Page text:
August 30, 2009

The Year Of The Miss

As Tiger Woods discovered once again at The Barclays, 2009 has been largely defined by putts that have stayed out of the hole

For all his success in 2009, Tiger Woods still can't help but lament some of the putts he's missed.

For all his success in 2009, Tiger Woods still can't help but lament some of the putts he's missed.

A year ago, when he was just getting into the swimming pool to begin the painful and arduous rehabilitation process, the fear or unknown was that Tiger Woods would lose some of his competitive chi because of ACL surgery.

Woods has, but it's not because he's favoring his left knee.

The Tiger who made bombs on Rocco Mediate at Torrey Pines, who ran in putts from across Arizona on J.B. Holmes, who was known to make everything on any surface -- especially Poa annua -- went cold at the worst times in 2009.

That voracious will that made the putts go in even though they wobbled on untrue surfaces was locked in a box. No matter how hard Woods tried to find the key, the must-makes that were game changers in the past never disappeared into the earth. It's Tiger's putter that has gone limp. This has been his year of the miss.

Sunday it was Liberty National. Two weeks ago it was Hazeltine National. Before that, it was the U.S. Open at Bethpage Black, or the Masters in April. Whether it was the PGA Tour Playoffs or the majors, Woods left four opportunities on the table that he used to snatch either by attrition, or making the putts he had to -- like the 7-footer on the 72nd hole Sunday, with the Statue of Liberty, the Manhattan skyline, and every eyeball in the golfing universe trained upon him.

Except this time it was different. This time, for the first time on a 72nd hole when he really needed to make one, the aura of invincibility, that impregnable shield, finally cracked under the laws of human nature and the inhumane game of golf. Tiger missed and all around the world there was a gasp.

"My goodness, my goodness," was the first voice we heard, coming from Nick Faldo. "Wow. Well, the planets must be in a different mode this month 'cause Tiger has never, in his last 10 years of his career, hasn't been missing those…"

Jim Nantz was more succinct.

"I have never seen him miss one in a situation like that," he said.

All it did was underscore the story of Woods' 2009 comeback. What needs to comeback in 2010 is the magic in his Scotty Cameron. In lighter moments, he has threatened to go cross-handed belly claw. Those lighter moments were certainly not coming off the 18th greens at Augusta, Bethpage or Hazeltine, when he was smoldering.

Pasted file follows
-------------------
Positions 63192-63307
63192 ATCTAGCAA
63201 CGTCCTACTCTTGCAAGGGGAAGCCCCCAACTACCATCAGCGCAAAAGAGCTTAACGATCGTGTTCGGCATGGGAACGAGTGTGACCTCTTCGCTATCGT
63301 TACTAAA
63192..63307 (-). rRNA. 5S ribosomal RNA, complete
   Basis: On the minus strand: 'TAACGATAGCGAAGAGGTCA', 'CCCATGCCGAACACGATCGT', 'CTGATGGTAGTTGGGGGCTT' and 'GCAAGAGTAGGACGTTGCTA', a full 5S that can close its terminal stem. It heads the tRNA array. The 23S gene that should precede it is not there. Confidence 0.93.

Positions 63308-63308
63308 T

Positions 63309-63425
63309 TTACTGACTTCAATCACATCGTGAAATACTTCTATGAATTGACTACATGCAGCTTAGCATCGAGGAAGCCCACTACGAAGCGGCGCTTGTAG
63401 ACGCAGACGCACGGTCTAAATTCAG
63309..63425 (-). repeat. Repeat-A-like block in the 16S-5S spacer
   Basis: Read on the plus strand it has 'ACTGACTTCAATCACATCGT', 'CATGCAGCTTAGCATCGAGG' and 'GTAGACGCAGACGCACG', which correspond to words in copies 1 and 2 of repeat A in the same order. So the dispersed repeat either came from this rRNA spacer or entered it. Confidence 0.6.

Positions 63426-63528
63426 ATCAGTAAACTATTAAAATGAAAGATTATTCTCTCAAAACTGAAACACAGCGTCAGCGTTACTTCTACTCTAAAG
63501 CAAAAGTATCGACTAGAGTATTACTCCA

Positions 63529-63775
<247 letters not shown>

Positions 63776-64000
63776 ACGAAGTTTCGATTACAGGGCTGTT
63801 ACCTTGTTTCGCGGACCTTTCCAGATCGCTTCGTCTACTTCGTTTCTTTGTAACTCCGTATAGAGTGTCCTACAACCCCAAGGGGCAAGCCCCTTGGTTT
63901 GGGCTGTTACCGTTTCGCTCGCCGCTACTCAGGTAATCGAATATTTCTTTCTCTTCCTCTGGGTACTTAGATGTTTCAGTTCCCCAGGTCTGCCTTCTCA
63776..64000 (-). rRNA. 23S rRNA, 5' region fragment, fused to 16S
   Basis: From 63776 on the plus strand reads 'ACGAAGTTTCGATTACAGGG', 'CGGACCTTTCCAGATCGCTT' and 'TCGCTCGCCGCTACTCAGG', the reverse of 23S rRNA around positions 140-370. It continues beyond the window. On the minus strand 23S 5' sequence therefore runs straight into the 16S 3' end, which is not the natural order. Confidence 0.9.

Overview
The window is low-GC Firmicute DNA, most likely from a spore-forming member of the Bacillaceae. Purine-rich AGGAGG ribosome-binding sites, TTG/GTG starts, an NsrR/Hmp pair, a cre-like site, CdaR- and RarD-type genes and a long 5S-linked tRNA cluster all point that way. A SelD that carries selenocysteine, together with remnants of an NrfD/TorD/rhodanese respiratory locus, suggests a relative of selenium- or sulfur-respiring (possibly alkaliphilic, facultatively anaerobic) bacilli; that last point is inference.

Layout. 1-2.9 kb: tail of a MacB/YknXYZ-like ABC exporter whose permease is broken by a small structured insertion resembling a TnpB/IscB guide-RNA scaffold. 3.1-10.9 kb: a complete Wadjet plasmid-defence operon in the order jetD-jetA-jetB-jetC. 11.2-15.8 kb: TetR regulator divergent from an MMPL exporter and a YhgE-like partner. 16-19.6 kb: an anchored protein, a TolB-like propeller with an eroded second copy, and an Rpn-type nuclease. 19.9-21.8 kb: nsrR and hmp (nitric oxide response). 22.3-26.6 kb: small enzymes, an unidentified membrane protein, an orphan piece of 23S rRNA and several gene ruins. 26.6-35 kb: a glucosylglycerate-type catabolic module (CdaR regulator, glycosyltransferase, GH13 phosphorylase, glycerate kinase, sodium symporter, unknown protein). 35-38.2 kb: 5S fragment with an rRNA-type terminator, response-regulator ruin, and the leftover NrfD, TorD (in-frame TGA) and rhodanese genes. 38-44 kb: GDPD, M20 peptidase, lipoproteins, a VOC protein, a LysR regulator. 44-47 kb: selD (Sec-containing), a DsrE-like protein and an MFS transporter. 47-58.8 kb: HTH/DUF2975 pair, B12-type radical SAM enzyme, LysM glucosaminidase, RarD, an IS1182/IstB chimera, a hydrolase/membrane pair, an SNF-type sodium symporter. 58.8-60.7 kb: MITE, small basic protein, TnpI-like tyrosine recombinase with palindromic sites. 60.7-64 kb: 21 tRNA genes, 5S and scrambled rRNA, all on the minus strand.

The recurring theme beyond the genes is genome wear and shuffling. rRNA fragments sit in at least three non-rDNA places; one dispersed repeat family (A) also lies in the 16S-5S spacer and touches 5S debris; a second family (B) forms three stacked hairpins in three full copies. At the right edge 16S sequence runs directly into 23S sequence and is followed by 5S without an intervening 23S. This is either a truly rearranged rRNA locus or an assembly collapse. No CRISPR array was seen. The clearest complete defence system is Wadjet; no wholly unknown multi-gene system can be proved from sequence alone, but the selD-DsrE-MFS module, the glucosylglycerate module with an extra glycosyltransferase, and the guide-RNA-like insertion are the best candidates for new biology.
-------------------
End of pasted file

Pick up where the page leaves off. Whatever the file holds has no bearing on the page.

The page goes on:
Woods was 48th in the field with four three-putts at the Masters, took four more whacks than Lucas Glover on the inconsistent greens at the Open and two more than Yang on Poa at the PGA. He made nothing memorable other than the putt in the dark to beat Sean O'Hair on the 72nd hole at Bay Hill, but there is a tendency to forget the par saves like the 13-footer at 18 on Saturday or the 15-footer at 15 that kept his round going on Sunday.

Starting at Doral for the CA Championship -- his first stroke play tournament since beating Mediate on the 91st hole of the '08 Open -- Woods has been singing the same song. "If you go over the round, the putts I lipped out; those putts lip in, that's 4- or 5-under par right there, no problem," Woods said after posting 71 in his first round with a pencil and scorecard in his pocket.

Never able to figure out the new greens at Doral, he was 74th that week in putting and finished T-9. Other than mud balls and gusts of wind, Woods was either fighting his speed or his line on the greens all year; the putts like the one on the 72nd hole at Torrey Pines were lipping out, there were no bombs in his arsenal, the good putts just weren't going in.

"As well as I hit it all day today and to miss that many putts," he said after the U.S. Open. "I've missed them all week, so that's just the way it is."

"I made absolutely nothing," he said after the PGA. "I just have to say [I was] terrible on the greens. And I had it at the wrong time. I either misread the putt or had bad putts. I didn't make anything except for the 14th hole. I think it was the only putt I made all day. I had plenty of looks."

Some say this is just a way of deflecting from his long game, which has been equally brilliant and inconsistent. The bottom line to this point is five victories and two second-place finishes -- not bad for coming off major reconstructive knee surgery.

In fact, for the first time since turning pro in 1996, Woods said at the PGA that considering his ACL, he doesn't have to win a major for year to be successful. But considering the visual displays of frustration and verbal expletives, that's a tough one to believe. As one observer told me, there's stress on Tiger's putter now that never existed before.

Whatever caused it -- competitive rust, simple odds or just a cold cycle -- it's the difference between Woods moving closer to Jack Nicklaus and Woods waiting five months for another chance. "All the other 14 major championships I've won, I've putted well for the entire week," he said after the PGA. "And today was a day that didn't happen."

The ridiculously awkward greens at Liberty National were a hard place to find the zen that some believe comes from the mother's side of his family. In the old days he would talk to his father and Earl would tell him to release the blade or putt to the picture. This time he brought in caddie Steve Williams to help on the reads, but the team miss at 18 was an example of karma being in the wrong place. They both misread the putt by a cup, with Woods not even touching the hole.

Like all the great players, and Woods will eventually be the greatest, there was no admission of weakness.

"If I hit a poor putt I would have been pissed," he said, quite stoically. "But I didn't."